Some companies voluntarily use E-Verify because it is quick: within seconds of entering I-9 information, the employer receives notice that the information matches or fails to match USCIS and SSA records. If the employer receives a “tentative non-confirmation notice,” it must follow specific procedures which are laid out in the E-Verify handbook. Although following these procedures may be viewed as creating an administrative burden, the perceived burden may be outweighed by E-Verify’s benefits: running new hires through E-Verify is relatively simple, requires little training and overhead, and can help a company make a quick determination that an individual is legally authorized to work before investing significant time and money in the training process.
E-Verify also has the benefit of virtually eliminating an employer’s receipt of SSA “no-match” letters (which notify the employer that an employee’s name does not match their social security number). Because there is no established legal procedure for responding to these letters, an employer who receives one may have to choose between incurring immigration penalties for knowingly retaining illegal workers on the one hand, and facing a potential lawsuit for race/national origin discrimination (e.g., “I was terminated because I am Hispanic”) on the other. By reducing or eliminating no-match letters, E-Verify may allow companies currently receiving such correspondence to avoid having to choose between two unfavorable options.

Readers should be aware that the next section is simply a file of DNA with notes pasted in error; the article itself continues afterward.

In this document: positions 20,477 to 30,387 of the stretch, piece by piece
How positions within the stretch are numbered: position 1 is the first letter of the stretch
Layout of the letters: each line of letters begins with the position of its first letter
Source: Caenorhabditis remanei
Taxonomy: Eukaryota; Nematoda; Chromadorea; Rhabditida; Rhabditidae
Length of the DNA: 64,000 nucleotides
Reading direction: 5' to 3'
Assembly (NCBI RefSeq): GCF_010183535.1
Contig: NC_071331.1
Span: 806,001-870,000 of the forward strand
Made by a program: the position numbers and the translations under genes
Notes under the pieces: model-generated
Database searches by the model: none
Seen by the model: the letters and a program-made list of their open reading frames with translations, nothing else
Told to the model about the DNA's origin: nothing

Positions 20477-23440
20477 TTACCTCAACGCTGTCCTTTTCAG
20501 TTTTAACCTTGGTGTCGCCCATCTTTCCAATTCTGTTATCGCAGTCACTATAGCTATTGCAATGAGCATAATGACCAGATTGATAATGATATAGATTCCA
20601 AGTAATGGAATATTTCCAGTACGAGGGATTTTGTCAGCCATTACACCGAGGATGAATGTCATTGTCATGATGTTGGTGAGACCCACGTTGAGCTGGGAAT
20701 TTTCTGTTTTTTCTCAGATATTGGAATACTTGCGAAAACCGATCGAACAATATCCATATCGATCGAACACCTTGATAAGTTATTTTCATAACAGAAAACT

E-Verify does not provide an official safe harbor from prosecution for knowingly employing unauthorized workers, but does create a legal presumption that your company has complied with immigration laws. As a practical matter, this presumption likely will reduce corporate liability from an audit or investigation by Immigration and Customs Enforcement. In many cases, use of E-Verify translates to a warning letter instead of a civil fine (or, in more serious cases, a civil fine instead of criminal charges).
E-Verify has its drawbacks, however. The most obvious downside is that, by participating in E-Verify, an employer makes its I-9s available (in electronic form) to the federal government. This makes it much easier for the government to search for small technical violations and errors (e.g., an I-9 completed on the fourth day of employment instead of the third). Enough minor errors could theoretically trigger an audit that would not have occurred if the employer had kept its records in paper format.
If federal and state political trends continue, E-Verify may soon will become mandatory for all employers. Companies that sign up for the program on a voluntary basis can reduce their receipt of no-match letters and also be confident that, if E-Verify becomes non-optional, their workforce is compliant.
For more information, contact Ms. Morrison
at [email protected]